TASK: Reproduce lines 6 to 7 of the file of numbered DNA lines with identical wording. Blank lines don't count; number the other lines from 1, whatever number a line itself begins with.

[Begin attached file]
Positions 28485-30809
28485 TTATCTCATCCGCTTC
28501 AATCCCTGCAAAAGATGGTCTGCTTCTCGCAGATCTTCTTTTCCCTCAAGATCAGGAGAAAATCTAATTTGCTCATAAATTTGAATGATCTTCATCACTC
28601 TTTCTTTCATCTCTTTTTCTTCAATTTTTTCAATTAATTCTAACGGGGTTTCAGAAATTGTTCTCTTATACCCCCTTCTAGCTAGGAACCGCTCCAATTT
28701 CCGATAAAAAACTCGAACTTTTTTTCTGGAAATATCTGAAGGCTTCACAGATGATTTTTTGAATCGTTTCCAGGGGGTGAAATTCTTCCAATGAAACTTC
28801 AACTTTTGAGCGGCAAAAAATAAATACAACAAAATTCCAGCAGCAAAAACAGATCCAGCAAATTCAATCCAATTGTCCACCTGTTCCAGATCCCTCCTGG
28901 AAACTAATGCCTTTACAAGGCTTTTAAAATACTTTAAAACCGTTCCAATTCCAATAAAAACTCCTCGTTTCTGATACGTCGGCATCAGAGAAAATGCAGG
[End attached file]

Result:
28801 AACTTTTGAGCGGCAAAAAATAAATACAACAAAATTCCAGCAGCAAAAACAGATCCAGCAAATTCAATCCAATTGTCCACCTGTTCCAGATCCCTCCTGG
28901 AAACTAATGCCTTTACAAGGCTTTTAAAATACTTTAAAACCGTTCCAATTCCAATAAAAACTCCTCGTTTCTGATACGTCGGCATCAGAGAAAATGCAGG